Ecosystems reveal radiation secrets
A new study by Tiina Tuovinen, from the University of Eastern Finland, and her colleagues casts doubt over the validity of models used to assess the impact of radiation on human health. Their work is published online in Springer's journal Hydrobiologia.
The Chernobyl accident in 1986 led to a discharge of radioactive compounds into terrestrial, freshwater and marine environments. Over a period of time, these compounds have been taken up by organisms and have made their way into the food chain.
Since the accident, the fall-out from the power plant accident has been used as a major source of information for models which predict the transfer of these radioactive compounds into ecosystems, estimating their doses and assessing their potential effects on human health and wildlife.
The authors explain: "The ability of models to accurately predict concentrations and doses depends critically on the empirical data on the behavior of radioactive compounds in the biosphere and also on the correctness of basic assumptions used in the models."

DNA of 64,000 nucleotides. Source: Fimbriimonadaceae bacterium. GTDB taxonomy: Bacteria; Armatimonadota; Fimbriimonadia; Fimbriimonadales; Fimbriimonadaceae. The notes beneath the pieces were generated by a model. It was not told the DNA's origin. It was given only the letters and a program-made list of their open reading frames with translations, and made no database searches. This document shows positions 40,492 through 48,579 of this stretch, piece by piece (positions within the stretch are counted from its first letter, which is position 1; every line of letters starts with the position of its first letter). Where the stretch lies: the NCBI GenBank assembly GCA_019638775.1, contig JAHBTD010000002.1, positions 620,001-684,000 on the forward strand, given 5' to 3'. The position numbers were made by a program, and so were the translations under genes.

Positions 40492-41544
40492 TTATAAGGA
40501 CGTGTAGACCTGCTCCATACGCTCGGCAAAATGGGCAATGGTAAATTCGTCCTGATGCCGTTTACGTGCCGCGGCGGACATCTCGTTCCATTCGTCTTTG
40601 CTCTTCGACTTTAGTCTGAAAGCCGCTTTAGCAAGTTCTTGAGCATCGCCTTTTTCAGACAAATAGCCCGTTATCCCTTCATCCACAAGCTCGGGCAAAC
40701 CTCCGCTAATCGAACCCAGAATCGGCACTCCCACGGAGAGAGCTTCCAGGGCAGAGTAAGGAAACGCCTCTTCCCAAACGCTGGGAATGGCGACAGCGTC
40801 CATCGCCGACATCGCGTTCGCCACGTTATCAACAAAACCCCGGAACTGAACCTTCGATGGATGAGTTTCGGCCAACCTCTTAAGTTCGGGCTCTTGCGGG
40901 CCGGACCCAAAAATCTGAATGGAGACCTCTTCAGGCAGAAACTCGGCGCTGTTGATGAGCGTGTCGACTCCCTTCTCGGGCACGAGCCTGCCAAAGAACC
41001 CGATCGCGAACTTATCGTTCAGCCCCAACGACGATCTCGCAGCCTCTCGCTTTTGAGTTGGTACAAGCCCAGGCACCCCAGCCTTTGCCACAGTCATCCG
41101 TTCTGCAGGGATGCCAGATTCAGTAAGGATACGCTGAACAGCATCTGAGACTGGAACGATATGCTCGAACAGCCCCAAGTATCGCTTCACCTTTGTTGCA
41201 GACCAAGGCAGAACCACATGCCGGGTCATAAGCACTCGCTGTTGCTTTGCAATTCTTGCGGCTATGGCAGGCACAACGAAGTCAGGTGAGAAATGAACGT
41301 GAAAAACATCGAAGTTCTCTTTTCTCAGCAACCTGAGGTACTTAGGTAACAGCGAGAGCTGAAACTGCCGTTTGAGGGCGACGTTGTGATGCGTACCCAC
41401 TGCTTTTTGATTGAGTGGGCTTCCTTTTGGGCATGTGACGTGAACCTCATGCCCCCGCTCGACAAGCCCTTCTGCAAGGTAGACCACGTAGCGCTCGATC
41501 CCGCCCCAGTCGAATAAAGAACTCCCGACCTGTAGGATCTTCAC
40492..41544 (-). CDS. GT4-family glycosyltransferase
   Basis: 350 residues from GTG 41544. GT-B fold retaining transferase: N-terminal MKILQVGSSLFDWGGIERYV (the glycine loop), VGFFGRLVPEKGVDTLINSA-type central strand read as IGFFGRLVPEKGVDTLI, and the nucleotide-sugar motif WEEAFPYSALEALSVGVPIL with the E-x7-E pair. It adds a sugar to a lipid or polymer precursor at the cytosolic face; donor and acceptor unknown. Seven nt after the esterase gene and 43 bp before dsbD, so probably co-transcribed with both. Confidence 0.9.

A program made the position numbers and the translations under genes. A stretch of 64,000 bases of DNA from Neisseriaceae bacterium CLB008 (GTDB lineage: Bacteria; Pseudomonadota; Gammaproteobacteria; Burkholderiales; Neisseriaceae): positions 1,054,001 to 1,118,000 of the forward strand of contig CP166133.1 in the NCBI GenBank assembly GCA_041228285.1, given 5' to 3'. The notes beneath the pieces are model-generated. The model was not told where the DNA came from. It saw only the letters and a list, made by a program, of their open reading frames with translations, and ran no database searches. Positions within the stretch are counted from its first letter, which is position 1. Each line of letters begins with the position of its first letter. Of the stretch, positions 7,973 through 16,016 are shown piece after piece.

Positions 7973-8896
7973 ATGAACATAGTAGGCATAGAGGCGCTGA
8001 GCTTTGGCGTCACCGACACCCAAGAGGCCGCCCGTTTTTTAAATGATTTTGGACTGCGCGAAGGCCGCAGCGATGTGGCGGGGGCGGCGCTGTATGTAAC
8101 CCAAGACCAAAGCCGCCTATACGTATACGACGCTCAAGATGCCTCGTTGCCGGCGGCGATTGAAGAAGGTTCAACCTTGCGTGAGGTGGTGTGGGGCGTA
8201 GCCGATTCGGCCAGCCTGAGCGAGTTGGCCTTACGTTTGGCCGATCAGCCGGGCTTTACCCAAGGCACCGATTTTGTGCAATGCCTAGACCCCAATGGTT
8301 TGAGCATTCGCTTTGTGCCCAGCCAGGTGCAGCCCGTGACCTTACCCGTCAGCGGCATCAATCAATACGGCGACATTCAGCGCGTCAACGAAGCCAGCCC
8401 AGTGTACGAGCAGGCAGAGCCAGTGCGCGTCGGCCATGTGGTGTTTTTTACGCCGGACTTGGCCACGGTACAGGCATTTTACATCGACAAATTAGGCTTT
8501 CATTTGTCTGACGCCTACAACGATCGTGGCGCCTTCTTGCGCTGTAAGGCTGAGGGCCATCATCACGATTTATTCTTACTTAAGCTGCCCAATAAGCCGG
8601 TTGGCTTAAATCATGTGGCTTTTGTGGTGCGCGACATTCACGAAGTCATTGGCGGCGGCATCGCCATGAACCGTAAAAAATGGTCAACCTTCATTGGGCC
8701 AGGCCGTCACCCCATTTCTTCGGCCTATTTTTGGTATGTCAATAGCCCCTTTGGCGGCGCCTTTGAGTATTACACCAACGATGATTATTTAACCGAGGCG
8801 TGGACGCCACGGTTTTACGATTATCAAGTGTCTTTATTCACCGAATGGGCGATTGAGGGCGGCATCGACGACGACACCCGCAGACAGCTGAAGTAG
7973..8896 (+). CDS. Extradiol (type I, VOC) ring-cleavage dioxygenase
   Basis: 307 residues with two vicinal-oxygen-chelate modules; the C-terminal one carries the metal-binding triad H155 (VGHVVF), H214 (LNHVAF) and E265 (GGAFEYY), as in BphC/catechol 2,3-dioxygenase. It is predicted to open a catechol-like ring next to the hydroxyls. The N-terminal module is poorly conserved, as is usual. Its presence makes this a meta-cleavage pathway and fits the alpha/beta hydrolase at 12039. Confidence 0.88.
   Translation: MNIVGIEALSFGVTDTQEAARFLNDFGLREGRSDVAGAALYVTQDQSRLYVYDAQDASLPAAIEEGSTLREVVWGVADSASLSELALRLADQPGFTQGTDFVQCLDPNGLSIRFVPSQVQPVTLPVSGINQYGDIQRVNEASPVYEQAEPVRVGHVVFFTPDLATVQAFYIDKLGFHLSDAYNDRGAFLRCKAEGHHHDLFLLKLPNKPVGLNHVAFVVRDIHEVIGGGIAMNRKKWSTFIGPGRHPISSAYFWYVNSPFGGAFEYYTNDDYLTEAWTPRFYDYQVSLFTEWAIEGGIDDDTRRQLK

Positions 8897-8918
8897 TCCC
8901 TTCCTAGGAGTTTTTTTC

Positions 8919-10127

Their analysis of the contamination of two Finnish lakes by radioactive compounds (137Cs in particular) suggests that the models used to predict consequences on human health are based on a false premise. Their work therefore questions the validity of the models used and the conclusions that can be drawn from them.
The researchers collected data from two lakes in Northern Finland to investigate the transfer of 137Cs from lake water into fish during a twenty-year period after the Chernobyl nuclear power plant accident. Their results show that, contrary to what has been assumed until now, the transfer of the radioactive compounds is non-linear. In addition, the levels of these compounds appear to be three times higher in fish-eating species (piscivores) than in non-fish-eating species.